CBC radio had a great interview on the environmental impacts of the iPhone. It featured Heather Rogers’s book, Gone Tomorrow: The Hidden Life of Garbage. The author provided an extensive look at the likely environmental costs of the iPhone and the way in which those costs are obscured by marketing and design. Below are some highlights.
What’s the environmental impact? Rogers says that the first impact occurs with industrial production in the third world, which generally lack good labour or environmental laws. Then, of course comes transportation costs and packaging costs. Apple, at least, has been forced (here too) to reduce its overwhelming amount of product packaging and invest in recycled materials. In the interview, Rogers doesn’t mention the rest of the lifecycle because this is what we normally think of as e-waste–the energy usage and disposal costs (which likely take us back to the third world but not necessarily).
Her larger point is that much of the environmental problems are embedded in metaphor and marketing. “Apple’s sleek design doesn’t tell you where it came from OR where it goes to.” The last thing companies like Apple want you to know is the technology’s planned obsolescence, its toxicity.
Indeed, according to Rogers, Apple products’ image is one of cleanliness. Apple focuses on sleek design, compactness, and a lack of clutter in its user interface (who knew that user friendliness could suggest environmentalism?). Its white colour is no accident. Of course, we can go back further than Apple designs. Such was the reasoning for white kitchen appliances–because they appeared clean and that implied germ free (see S Nickles. 2002. “Preserving Women”: Refrigerator Design as Social Process in the 1930 s. Technology and Culture. I wonder, does that mean that the iPhone will be virus free? Hmmm).
Back to Rogers–the company also evokes an environmental sensibility. They care about such things; they cultivate environmentalists to purchase and use their products. What they also cultivate is a cultural acceptance of disposability. When a new device is introduced, it becomes acceptable to simply throw it away, even high priced ticket items. It should be astonishing to us that we so casually discard working technology that costs $100s. Rogers contends that the devices are explicitly designed so that they last less time than they could (read–battery life, durability). You could lodge many of these complaints at the consumer electronics industry writ large. What Apple brings to electronics is the idea of fashion obsolescence, which can be added to the pantheon of types of obsolescence (planned and, in a later post, technological, cultural, and adulterous obsolescence).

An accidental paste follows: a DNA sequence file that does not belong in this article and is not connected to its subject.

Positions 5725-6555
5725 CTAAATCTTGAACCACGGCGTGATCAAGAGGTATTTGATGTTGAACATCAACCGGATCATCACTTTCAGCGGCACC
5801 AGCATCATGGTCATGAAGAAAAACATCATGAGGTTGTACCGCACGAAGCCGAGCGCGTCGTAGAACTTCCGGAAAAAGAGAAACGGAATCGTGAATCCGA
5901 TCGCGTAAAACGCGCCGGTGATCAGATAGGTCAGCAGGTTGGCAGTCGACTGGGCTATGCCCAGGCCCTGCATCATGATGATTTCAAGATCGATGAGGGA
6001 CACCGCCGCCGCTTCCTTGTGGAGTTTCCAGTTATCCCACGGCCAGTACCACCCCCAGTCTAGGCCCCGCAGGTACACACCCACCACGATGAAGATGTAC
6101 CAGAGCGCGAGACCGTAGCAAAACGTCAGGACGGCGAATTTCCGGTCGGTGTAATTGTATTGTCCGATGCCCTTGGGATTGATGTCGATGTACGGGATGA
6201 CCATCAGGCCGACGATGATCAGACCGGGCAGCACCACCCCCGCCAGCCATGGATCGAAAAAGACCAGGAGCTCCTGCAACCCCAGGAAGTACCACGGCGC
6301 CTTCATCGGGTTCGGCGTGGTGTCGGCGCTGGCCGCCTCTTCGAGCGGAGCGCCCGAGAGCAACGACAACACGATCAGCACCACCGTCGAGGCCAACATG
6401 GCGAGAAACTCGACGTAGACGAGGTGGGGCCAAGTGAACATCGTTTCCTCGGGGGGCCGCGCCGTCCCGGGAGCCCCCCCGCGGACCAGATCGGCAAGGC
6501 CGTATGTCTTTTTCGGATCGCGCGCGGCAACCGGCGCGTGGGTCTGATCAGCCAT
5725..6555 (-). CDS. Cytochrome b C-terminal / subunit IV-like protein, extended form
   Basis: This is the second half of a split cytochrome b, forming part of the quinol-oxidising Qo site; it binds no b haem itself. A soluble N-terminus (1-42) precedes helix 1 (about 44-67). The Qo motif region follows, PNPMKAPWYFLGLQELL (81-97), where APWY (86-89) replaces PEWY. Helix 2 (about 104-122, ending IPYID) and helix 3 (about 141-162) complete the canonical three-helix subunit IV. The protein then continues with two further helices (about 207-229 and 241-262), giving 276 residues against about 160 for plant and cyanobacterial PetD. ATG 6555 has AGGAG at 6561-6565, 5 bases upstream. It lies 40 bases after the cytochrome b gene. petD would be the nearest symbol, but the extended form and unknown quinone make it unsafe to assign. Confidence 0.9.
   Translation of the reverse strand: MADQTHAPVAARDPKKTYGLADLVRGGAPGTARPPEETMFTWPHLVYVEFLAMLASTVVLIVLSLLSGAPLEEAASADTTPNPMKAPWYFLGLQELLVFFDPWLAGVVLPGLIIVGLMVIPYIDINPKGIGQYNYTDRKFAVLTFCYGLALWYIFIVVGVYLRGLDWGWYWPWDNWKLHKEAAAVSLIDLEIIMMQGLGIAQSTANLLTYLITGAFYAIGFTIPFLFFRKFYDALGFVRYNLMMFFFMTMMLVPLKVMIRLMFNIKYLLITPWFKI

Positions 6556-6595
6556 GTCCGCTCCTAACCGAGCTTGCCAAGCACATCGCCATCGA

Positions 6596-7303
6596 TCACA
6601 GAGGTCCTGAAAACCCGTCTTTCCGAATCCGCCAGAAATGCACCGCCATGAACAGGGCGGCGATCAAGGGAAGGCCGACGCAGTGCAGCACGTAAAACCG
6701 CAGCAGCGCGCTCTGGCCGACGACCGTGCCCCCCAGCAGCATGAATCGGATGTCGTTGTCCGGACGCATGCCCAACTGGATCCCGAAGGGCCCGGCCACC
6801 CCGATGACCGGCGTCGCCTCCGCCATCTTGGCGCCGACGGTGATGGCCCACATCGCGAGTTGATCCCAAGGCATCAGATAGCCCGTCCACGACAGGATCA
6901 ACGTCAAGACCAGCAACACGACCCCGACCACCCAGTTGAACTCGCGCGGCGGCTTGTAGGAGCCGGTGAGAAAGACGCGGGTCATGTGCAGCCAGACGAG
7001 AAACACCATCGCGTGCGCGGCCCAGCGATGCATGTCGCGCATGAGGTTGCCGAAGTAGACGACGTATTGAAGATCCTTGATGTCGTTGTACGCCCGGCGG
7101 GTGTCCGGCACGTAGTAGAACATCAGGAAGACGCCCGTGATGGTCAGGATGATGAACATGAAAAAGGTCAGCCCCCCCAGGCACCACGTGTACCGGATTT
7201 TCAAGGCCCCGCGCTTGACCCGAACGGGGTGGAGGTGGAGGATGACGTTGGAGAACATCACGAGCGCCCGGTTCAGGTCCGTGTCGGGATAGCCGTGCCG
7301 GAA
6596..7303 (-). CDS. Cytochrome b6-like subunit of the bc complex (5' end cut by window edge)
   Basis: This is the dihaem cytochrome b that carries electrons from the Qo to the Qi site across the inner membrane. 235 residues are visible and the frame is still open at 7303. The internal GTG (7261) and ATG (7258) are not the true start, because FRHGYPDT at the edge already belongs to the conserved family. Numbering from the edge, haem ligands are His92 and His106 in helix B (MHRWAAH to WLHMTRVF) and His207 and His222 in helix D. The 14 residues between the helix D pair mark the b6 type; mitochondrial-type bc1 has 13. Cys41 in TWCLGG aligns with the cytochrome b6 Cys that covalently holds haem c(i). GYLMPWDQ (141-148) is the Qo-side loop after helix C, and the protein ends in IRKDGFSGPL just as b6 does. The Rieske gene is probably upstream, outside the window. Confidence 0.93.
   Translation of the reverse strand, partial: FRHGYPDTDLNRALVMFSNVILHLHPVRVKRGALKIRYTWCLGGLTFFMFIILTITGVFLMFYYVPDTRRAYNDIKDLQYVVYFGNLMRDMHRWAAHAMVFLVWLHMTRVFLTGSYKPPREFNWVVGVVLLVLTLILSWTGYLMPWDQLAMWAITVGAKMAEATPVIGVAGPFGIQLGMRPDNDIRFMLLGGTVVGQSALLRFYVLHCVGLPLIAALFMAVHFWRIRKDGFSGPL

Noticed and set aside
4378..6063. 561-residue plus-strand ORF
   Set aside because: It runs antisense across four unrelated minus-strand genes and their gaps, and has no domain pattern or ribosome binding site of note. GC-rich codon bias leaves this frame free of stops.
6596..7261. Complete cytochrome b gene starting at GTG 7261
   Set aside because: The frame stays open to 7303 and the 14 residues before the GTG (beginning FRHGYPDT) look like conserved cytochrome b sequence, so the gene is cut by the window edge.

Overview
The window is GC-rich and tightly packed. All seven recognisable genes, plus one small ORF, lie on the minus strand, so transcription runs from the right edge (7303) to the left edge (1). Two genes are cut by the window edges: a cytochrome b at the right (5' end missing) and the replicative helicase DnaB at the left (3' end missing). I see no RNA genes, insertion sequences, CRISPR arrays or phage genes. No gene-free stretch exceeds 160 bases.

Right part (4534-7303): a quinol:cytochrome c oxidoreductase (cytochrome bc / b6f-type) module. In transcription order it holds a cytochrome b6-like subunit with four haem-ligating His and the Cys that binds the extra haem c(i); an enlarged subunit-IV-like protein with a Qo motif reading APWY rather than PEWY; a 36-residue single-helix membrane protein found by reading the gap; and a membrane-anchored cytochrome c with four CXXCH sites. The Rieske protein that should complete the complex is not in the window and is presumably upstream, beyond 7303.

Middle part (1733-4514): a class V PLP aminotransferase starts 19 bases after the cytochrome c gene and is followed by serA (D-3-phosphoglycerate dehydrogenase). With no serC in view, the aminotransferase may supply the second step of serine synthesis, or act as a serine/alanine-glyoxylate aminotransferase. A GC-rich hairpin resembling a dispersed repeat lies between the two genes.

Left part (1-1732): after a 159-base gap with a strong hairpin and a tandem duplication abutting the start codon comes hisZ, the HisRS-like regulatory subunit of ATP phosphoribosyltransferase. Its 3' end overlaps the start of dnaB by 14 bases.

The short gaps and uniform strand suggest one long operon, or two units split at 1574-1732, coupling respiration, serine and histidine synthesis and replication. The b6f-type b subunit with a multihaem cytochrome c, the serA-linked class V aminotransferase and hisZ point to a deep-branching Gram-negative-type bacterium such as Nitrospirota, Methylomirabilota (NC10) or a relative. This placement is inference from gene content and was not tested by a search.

The CBC piece also features an interview with Steven Levy, author of The Perfect Thing: How the iPod Shuffles Commerce, Culture, and Coolness. He points out that Apple has been “relentless” in bringing out new models that, of course, caused people to throw them out. I think that Levy defends too vigourously Apples’ need to compete (competitive obsolescence?). His point is that constant improvement propels consumption which unfortunately produces the detritus of our electronic lives.
Listen to the whole CBC piece here.
One positive outcome of these innovations that neither interviewee mentioned is that technological convergence (phone, camera, music player) will someday result in fewer devices to throw away. Until that day, we will be bombarded with features that, instead of allowing us to upgrade the software or firmware, force us to buy a new device. That is, if we buy the hype.
Watch Greenpeaceâ€™s spoof ad of the Green iPod announcement: